The Men’s T20 World Cup is still without a winner after Australia’s limping title defense came to a merciful end on Saturday.
In fact, Australia were on the back foot from the first campaign and never fully recovered.
Now it’s time to sift through the wreckage of Australia’s World Cup to find out exactly where and how it all went so wrong just a year after it went so well.
Here we look at five problems that have destroyed Australia.
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With Australia on the brink of exiting the World Cup, Glenn Maxwell said it “means nothing”.
“You can’t dwell on it. I think you are moving very quickly,” he said.
The optics of such a claim are bad. Defending the World Cup on home soil has been heralded as one of the biggest occasions of the group’s white-ball career.
How could they suddenly care?
However, Maxwell’s statement was more of a commentary on the saturated cricket schedule and how its grueling demands were draining the players.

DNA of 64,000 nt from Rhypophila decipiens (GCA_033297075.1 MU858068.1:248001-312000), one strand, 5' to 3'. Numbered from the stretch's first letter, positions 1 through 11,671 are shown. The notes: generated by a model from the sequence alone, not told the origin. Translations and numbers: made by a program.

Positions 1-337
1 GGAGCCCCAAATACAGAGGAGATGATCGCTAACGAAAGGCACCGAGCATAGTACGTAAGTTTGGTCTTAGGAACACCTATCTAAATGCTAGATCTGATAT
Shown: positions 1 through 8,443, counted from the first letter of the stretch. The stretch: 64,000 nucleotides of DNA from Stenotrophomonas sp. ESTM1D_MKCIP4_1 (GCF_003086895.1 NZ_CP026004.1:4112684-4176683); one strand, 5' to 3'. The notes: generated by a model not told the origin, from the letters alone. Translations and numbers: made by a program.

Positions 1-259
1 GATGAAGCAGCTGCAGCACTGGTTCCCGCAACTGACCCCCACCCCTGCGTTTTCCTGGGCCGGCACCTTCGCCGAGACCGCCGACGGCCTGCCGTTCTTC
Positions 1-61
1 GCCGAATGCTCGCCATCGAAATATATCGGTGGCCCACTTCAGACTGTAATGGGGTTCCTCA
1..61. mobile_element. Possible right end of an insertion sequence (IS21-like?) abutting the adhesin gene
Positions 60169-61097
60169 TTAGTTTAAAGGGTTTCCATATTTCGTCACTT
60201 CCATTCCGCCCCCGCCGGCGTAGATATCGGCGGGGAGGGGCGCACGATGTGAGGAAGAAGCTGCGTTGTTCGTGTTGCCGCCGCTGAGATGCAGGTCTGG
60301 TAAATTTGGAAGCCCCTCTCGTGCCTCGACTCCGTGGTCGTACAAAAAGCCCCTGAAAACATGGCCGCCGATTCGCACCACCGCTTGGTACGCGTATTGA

Australia are still involved in a bilateral series a week before their first World Cup match, with the next just four days after the final.
Cricket really does move at breakneck speed and no one knows that better than Australia.
Australia already had a plan in place before Mitchell Starc hit the wicket at the SCG two weeks ago.
Between 28 August and the first match, Australia played three ODIs against Zimbabwe, three against New Zealand, three T20s in India, two T20s at home against the West Indies, another three against England and a warm-up T20 against India.
That’s 15 white-ball matches in just over a month, overwhelmingly featuring Australia’s best T20 team.
And even with an early departure, they still don’t have time to catch their breath.
This is not necessarily about Australia shooting themselves in the foot, like all nations they are at the mercy of the ICC schedule and have to play series within certain time frames.